“Once you get out of Washington ‘conservative’ can mean all sorts of different things. Voters are often left of center on some issues and right of center on others. So someone like Trump or Sanders who talks about themselves in a way that doesn’t fit into a pre-ordained box could be appealing to a lot of people,” says Chris Ellis, a political science professor at Bucknell University.So Bernie is well liked, is funded by many small donors, and has broad bi-partisan appeal to the very same anxieties currently dominating the field in the Republican primaries. (The Republicans, unlike the Democrats, have chosen to actually have debates and get attention so they're the default barometer for the national mood.)
In some cases, longtime Republican voters who have decided to support Sanders, like MacMillan, are rethinking their political affiliation entirely. (“I’m inclined to say I might stay with the Democratic Party because the Republican Party has changed and it’s not the way it used to be,” MacMillan says.) Far from claiming to have experienced a political conversion, other Republicans argue that Sanders actually embodies conservative values.
“When I think of true conservative values I think of Teddy Roosevelt who earned a reputation as a trust-buster,” says Jeff DeFelice, a 38-year-old registered Republican voter living in Florida. “Now look at Bernie. He’s the only one willing to stand up to the big banks. The big banks control an obscene amount of wealth in this country and he wants to go after them.” If Sanders looks like “a viable candidate” by the time the primary rolls around, DeFelice says he’ll switch his party affiliation to vote for the senator.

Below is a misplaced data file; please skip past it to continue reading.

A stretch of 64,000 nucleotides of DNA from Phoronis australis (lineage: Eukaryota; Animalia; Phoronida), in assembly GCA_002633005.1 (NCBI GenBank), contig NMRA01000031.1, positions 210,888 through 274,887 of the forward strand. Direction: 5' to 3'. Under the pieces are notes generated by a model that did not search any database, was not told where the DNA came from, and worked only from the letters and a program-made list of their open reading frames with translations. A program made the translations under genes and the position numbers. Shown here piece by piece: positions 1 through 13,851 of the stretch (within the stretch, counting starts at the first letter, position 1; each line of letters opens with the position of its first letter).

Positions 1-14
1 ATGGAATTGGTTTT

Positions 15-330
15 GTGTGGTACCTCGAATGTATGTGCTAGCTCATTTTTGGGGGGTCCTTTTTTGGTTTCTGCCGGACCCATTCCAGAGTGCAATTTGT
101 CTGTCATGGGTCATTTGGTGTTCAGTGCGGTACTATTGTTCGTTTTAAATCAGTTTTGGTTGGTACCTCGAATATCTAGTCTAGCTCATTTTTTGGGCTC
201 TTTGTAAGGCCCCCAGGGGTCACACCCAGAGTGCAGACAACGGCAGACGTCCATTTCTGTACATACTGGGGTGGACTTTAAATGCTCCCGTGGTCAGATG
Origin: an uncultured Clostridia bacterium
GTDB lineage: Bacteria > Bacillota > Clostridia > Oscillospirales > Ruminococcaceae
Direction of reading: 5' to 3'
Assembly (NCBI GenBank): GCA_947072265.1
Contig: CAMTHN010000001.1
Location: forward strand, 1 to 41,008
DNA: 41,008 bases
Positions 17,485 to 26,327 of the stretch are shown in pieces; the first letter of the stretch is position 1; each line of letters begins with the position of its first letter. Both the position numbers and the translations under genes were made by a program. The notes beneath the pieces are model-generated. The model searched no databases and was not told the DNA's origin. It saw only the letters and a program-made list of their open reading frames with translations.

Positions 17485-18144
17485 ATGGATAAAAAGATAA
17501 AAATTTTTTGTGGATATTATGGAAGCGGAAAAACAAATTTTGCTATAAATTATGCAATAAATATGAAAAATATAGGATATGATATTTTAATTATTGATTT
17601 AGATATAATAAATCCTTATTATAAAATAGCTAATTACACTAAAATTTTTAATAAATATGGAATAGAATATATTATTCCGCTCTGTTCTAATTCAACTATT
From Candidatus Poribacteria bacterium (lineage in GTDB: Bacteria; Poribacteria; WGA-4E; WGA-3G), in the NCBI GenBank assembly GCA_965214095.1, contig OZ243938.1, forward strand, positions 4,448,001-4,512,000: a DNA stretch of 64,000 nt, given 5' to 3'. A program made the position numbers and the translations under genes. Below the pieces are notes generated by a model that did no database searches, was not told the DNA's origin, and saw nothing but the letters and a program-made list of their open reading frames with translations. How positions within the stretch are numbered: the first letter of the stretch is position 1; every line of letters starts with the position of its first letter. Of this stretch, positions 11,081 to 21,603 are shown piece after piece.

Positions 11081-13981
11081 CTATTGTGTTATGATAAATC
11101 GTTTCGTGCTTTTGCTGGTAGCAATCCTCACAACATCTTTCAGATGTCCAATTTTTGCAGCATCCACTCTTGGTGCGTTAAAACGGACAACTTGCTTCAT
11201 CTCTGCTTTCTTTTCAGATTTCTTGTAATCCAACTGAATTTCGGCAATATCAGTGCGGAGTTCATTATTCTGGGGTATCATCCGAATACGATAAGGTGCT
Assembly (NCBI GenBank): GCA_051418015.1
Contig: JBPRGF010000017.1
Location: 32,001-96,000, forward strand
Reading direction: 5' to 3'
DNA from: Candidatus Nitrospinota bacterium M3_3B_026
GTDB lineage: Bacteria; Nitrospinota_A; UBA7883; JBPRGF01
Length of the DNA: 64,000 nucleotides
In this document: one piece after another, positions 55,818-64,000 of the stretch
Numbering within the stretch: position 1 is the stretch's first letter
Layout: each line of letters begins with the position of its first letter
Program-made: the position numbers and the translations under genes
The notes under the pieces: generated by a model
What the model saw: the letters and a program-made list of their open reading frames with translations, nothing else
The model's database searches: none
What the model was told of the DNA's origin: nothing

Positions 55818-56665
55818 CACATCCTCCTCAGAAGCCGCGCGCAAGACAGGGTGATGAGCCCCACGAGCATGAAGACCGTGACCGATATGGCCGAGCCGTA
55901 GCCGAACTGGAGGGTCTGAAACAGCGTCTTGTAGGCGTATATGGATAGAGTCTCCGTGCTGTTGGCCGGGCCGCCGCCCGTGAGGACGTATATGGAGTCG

Sanders’s promise to wrest power away from Wall Street and return it to the American middle class taps into the same vein of populist anger that fueled the rise of the Tea Party. It’s also a message that resonates with mainstream Republicans and Democrats. Sixty-two percent of Republicans, for example, believe that large corporations wield too much influence on American politics, according to a New York Times/CBS News poll conducted in May.
Given all of this, you'd think Bernie has a chance. But, no, that would not be very "grown up" or "responsible" or whatever. At least according to the perpetually shell-shocked Democrats, anyway.
Fully 83 percent of Democrats have a favorable impression of Clinton, compared with 54 percent for Sanders. And despite Sanders's ability to energize the Democratic base -- as shown by huge crowds turning out to see him -- Clinton's edge is almost as large on intensity; 47 percent see Clinton in a "strongly favorable" light, compared with 22 percent for Sanders. So while more than half of Democrats who like Clinton feel strongly, less than half of those who like Sanders feel that way.Which is funny because, according to the polling, anyway, Clinton is the Democrat more likely to lose the general election.
Clinton boasts no advantage over Sanders among the public overall, however. Clinton's ratings with all Americans are underwater, at 46 percent favorable and 51 percent unfavorable, while Sanders's reviews are narrowly positive (40-38 favorable-unfavorable).
Clinton is worse off among political independents. Thirty-nine percent rate her favorably and 57 percent unfavorably, while Sanders again receives a slightly positive favorable-unfavorable split -- 42-38.